“When we attempted to rescue the dog, it stubbornly resisted and refused to budge. It just scratched the grave and whined.” Mr. Williams said.

The Blue Cross team then began asking around about Tommy and learned that Bhaskar’s mother lived close by and decided to contact her. When Tommy saw her, he jumped up on her and licker her face.

Tommy did not seem to mind leaving with her and Ms. Sundari said she will care for Tommy as a reminder of her son.

“I’m sure Tommy will help Shrimati with her grief, dogs are amazing in times of emotion,” Ms. Williams said.

Image Credit:Road Dog by Mary, on Flickr

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Chinese Zoo Welcomes Rare Birth Of Panda Triplets

Chinese Zoo Welcomes Rare Birth Of Panda Triplets

A southern Chinese Zoo has celebrated the extremely rare birth of surviving panda triplets which is the first time this has ever happened.

The triplets were born to a mother named Juxio and arrived on July 29th but the Chimelong Safari Park where the triplets were born only announced the birth on August 13th because they were worried the triplets may not survive. Panda cubs have very high rates of mortality the zoo said in a statement.

Births of singles and twins are very common for pandas however it is extremely rare for triplets according to San Diego Zoo’s Christina Simmons.

“In the wild, it is rare for a panda mother to be able to raise more than one infant, and so multiple births result in mortality of the additional youngsters. This occurs because baby pandas are very small and undeveloped and need constant attention. It is difficult for the mother to be able to provide this care for more than one [cub].” Ms. Simmons said.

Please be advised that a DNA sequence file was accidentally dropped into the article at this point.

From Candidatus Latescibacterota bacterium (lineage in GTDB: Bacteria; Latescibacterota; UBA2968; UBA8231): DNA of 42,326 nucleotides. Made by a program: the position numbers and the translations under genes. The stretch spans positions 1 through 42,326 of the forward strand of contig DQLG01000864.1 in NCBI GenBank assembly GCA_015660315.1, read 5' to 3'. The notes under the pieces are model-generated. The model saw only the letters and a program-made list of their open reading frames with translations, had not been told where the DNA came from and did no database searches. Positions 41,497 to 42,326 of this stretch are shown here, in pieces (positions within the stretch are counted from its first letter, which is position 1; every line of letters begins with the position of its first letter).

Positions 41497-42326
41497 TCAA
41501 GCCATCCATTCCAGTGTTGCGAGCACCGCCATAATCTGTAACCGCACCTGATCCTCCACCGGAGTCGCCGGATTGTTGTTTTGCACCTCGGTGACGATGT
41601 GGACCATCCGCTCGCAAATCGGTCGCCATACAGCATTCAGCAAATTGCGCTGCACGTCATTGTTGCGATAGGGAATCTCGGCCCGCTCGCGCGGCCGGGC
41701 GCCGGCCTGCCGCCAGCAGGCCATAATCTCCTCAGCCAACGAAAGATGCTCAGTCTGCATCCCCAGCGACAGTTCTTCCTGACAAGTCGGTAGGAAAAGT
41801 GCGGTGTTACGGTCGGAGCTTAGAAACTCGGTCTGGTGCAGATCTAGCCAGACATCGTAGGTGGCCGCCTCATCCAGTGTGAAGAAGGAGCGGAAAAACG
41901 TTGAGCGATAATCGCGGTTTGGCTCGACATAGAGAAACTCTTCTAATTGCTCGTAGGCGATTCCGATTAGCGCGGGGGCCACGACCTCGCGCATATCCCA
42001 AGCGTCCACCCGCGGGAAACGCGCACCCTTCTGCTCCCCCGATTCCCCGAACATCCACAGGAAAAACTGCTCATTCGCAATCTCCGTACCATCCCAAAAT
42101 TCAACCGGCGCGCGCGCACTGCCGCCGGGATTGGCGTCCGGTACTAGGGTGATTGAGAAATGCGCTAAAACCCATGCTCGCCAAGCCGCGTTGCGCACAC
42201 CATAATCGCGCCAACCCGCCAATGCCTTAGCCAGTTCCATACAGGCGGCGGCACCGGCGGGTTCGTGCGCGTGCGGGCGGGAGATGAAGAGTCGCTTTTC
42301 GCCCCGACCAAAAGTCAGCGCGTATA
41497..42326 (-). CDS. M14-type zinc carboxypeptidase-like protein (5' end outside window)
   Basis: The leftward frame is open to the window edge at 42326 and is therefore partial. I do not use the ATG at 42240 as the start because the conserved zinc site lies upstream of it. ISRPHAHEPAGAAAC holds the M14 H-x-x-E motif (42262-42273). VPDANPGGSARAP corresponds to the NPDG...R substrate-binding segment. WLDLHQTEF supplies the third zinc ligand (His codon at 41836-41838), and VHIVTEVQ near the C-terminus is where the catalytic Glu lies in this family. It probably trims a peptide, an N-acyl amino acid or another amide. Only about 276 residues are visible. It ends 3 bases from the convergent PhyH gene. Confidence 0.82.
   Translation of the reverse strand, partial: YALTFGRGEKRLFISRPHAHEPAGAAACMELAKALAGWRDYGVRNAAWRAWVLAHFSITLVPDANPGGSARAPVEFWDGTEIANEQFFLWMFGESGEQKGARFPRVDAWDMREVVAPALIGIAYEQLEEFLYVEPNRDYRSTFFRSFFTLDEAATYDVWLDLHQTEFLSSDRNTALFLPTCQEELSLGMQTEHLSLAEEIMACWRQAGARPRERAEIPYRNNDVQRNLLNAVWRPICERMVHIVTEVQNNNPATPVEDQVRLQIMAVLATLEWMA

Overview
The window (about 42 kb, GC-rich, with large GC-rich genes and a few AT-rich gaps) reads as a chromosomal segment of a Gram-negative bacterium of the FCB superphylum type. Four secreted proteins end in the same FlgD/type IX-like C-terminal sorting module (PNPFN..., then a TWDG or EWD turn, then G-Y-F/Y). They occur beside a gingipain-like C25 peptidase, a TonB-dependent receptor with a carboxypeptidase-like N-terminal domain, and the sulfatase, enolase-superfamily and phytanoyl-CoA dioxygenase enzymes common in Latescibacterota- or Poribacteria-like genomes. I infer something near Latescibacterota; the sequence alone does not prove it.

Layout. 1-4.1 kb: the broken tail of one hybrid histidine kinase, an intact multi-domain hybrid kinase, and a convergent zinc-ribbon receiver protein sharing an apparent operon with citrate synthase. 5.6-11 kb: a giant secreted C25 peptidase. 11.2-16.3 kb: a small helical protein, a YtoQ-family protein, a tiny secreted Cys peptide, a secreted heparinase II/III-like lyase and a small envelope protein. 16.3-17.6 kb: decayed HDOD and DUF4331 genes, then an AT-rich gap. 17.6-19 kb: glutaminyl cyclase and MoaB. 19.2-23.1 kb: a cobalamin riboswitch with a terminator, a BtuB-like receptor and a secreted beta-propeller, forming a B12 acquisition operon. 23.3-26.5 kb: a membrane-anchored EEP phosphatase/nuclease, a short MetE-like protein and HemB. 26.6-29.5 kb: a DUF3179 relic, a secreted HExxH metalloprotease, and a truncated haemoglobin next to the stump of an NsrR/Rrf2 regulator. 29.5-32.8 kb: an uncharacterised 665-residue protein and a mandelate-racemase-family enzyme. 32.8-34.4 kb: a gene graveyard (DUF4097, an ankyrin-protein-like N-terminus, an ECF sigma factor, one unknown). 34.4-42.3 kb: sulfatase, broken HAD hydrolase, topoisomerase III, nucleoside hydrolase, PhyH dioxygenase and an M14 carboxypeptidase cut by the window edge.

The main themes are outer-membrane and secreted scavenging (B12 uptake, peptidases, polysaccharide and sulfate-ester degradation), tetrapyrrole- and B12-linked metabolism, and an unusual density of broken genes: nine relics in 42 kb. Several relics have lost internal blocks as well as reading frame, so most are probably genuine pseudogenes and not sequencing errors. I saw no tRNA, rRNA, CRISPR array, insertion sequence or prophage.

Chinese zoos traditionally wait 100 days before they name the baby pandas so as to avoid people becoming too attached to the tiny creatures who are born blind and who need their mothers to survive. The zoo has not announced the genders of the cubs yet and is also waiting before making an announcement.

After the birth of the triplets, their mother was so exhausted, workers at the zoo placed the cubs in incubators enabling Juxiao to rest. Fortunately the three cubs are now nursing from their mother the zoo said.

The Royal Zoological Society of Scotland also shared some good news recently announcing the pregnancy of a female panda named Tian Tian through artificial insemination.

Tian Tian was inseminated by a team of experts in mid April during the period when pandas usually mate. Experts will continue to monitor her pregnancy and will examine protein and hormone levels present in her urine, though they cannot be completely sure Tian Tian is pregnant until she gives birth.

Image Credit:panda by ~Jane, on Flickr

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Killing For Ivory Could Drive African Elephant Into Extinction

Killing For Ivory Could Drive African Elephant Into Extinction